If we step back and gaze once more from the perspective of history, the bot occupies prime real estate as the latest in a long line of automata that best exemplify the limitations of their creators. Think of Microsoft’s Tay, released into the world with such good intentions at the behest of their earnest parents, only to have their hollow minds filled with the synthetic marshmallow of edgy alt-right memes. This glitching performed both as a symbol of liberal naivete and evidence of the repeated infrastructures of oppression within the realm of social media.

Here the bot provides testament to the unseeing of its creators, an unseeing that is thus potentially embedded within all following technologies. Similarly to the protocols that create our most popular social media platforms, the lack of consideration to the possibility of racist hijacking is a product of an assumed whiteness regarding the internet and its users. As much as such failings reflect the lack of diversity within the product teams, one could argue that more importantly, the unseeing means that even those with the structural power to take into account the needs of a ‘diverse’ user base are rendered unable to do so, so strong is the unseeing provided by heteronormative white supremacy. How can one envision the needs of the other when one doesn’t even realise the other exists? Yet, in the vein of the Glitch paradigm, hasn’t the malfunction of a twitter bot worked as a revelatory object? Hasn’t the glitch, then become a means of seeing the unseen?

Glitch-centred: Designing for the Unseen

Design at its broadest has long attempted to deal with how one is to see the other when creating usable products. Participatory design, critical design, service design, user centred design, empathic design, these are all regularly discussed paradigms and perspectives wherein techniques such as iterative design and gender mainstreaming are used to force the designer to intentionally incorporate the perspectives of the user within the very product itself. However, if such paradigms have yet to reach critical mass even within the more established design fields such as urban planning and architecture (and our ever changing urban infrastructures are testament to this), it is perhaps not surprising that this is all the more true within the relatively young field of digital design.

After all, there is an irony in the way that user experience (UX) design - the branch of design most commonly applied to human interactions with technology - whilst purporting to put the user at the heart of the product, has still yet to break into the process of the algorithm design, which is where the user’s experience is actually determined. More often than not, far from truly designing a user’s experience, the UX practitioner remains at a fairly shallow level of intervention, ultimately doing little more than providing a pleasing, one could almost argue deceptive, interface whether in the guise of typography or pantones. In this way, the designer is a tool of the corpocracy, perpetuating the discontinuities afforded by racism, misogyny, homophobia etc. by the means of smooth transitions and well balanced hues. In short, a glitchless process.

For the designer to be an agent of decolonisation, first must come the paradoxical step of both acknowledging the current limitations and the parallel impressive power of design to expose and encode social models of thought. Only when fully cognisant of how the capitalist engine seeks to divide those who are in service to technological production, can the designer turn ambassador - no, advocate for the user. Not only by producing, but by outreach and education, by truly enmeshing themselves and their whole practice into the world of their users.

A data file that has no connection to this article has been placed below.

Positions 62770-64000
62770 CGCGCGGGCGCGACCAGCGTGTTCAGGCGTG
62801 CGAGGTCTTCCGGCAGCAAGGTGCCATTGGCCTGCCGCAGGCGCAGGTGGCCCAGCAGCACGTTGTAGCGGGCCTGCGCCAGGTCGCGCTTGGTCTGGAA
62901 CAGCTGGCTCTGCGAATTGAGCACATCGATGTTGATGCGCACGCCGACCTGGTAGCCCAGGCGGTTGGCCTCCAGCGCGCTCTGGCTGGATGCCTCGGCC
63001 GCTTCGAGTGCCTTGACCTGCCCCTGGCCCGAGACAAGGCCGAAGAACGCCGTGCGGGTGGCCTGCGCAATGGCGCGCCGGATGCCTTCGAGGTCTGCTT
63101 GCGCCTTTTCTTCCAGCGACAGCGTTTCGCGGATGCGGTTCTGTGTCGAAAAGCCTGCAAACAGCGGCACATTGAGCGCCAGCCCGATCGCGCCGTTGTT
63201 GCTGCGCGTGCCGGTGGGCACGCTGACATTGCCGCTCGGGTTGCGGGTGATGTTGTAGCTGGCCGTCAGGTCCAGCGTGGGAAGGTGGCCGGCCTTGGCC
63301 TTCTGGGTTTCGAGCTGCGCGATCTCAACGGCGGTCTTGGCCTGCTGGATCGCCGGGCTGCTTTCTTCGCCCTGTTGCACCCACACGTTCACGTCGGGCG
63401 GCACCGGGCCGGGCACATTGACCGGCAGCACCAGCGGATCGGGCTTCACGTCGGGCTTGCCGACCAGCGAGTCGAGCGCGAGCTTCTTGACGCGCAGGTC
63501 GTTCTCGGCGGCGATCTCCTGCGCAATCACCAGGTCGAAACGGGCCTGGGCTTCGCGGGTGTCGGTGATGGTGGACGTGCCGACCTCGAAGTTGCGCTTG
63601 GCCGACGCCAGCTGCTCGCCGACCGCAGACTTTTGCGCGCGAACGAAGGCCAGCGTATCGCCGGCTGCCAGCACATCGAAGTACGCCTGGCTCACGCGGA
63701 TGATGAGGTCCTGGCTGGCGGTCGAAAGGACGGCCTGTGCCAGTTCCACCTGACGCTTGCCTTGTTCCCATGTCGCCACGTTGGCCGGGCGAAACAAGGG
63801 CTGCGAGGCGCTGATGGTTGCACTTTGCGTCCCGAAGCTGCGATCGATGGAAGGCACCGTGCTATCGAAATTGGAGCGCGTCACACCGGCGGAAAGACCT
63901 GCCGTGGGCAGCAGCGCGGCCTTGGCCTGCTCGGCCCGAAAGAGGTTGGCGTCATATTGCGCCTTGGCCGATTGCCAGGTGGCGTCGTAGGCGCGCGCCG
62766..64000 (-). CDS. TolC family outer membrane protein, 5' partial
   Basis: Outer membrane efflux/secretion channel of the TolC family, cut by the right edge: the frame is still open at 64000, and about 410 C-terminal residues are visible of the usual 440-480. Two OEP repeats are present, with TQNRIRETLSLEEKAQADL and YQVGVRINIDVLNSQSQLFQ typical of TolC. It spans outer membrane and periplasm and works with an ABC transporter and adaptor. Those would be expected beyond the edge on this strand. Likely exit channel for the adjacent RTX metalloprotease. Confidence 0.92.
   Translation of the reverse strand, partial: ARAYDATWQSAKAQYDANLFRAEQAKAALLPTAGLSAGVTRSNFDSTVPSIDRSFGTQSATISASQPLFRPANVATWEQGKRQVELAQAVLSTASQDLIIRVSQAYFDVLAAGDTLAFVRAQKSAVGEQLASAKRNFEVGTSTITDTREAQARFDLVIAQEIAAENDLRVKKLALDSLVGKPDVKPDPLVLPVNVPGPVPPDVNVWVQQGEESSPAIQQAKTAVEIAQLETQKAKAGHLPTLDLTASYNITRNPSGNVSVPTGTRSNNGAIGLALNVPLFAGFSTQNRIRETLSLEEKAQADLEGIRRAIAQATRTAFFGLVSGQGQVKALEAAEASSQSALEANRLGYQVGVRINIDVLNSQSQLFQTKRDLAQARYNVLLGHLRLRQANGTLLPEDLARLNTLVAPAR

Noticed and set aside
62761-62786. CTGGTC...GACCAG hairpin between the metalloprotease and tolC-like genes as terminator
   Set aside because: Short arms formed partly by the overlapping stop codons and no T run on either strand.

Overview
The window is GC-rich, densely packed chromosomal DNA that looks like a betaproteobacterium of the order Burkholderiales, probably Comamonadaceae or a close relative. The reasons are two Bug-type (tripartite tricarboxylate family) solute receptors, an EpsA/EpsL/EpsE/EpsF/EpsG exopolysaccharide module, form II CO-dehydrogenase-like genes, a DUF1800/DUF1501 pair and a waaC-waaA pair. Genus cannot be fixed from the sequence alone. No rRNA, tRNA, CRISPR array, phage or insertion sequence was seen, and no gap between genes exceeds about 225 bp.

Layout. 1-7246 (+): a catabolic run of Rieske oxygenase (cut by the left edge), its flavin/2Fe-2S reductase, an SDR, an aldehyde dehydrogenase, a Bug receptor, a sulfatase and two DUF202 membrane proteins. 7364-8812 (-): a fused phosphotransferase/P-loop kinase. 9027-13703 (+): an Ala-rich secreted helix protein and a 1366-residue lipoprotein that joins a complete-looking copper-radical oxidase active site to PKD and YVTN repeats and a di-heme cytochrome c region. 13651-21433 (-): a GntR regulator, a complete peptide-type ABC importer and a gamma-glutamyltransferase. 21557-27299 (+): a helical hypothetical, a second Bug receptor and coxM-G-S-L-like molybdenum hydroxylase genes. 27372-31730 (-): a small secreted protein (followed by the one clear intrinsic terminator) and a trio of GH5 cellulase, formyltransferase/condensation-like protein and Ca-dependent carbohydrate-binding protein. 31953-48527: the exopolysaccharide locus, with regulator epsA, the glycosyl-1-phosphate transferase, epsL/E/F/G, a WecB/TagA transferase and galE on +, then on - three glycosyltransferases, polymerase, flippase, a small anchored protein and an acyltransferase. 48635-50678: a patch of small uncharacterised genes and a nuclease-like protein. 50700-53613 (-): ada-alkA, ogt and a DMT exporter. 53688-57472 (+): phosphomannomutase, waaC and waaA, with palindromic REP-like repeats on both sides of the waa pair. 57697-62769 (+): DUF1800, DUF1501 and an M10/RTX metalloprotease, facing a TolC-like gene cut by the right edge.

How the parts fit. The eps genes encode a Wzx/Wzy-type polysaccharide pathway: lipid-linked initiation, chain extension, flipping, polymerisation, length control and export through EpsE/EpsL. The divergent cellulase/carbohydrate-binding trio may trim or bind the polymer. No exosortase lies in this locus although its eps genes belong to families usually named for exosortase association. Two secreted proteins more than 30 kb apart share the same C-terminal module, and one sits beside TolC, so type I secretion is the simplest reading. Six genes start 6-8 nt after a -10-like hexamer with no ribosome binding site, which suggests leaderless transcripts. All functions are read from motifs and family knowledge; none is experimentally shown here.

Ultimately, in order to decolonise, one must first understand that there is an other; that there are other voices who have always been present, documenting their existences. What lies between revelation and practice; how the unseen other is to be encoded, or indeed how we are to resist their encoding at all requires an answer that will not be reduced to a single mission statement or an iterative function. In an era of complex systems engineering and deep learning, it might be almost a truism now to say it, but nonetheless, whatever solution we seek must be something continually eked out, made visible through the pseudo-prophetic clarion of the ever cycling glitch.

 

‘It’s kind of disconcerting how bot posts have reached the point where they don’t actually make sense in context, but they sufficiently resemble sensical posts that you have to read it over multiple times to be completely sure. I feel like we’re waiting for the other shoe to drop here.’

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Florence Okoye

Florence Okoye works as a UX Designer, writes science fiction, messes around with Arduinos and web technologies whilst studying dead languages and computer science. She likes to think about intersectional futurism, technology, social justice and being a black Igbo diasporan in the UK. She is interested in projects that encourage public engagement with technology and the arts, especially those that explore the intersection of minority experiences. She is the Events and Marketing Manager for the MancsterCon sequential art convention, and is one of the leading voices of Afrofutures_uk.

Klaas Kuitenbrouwer, R&D Department
Adriaan Odendaal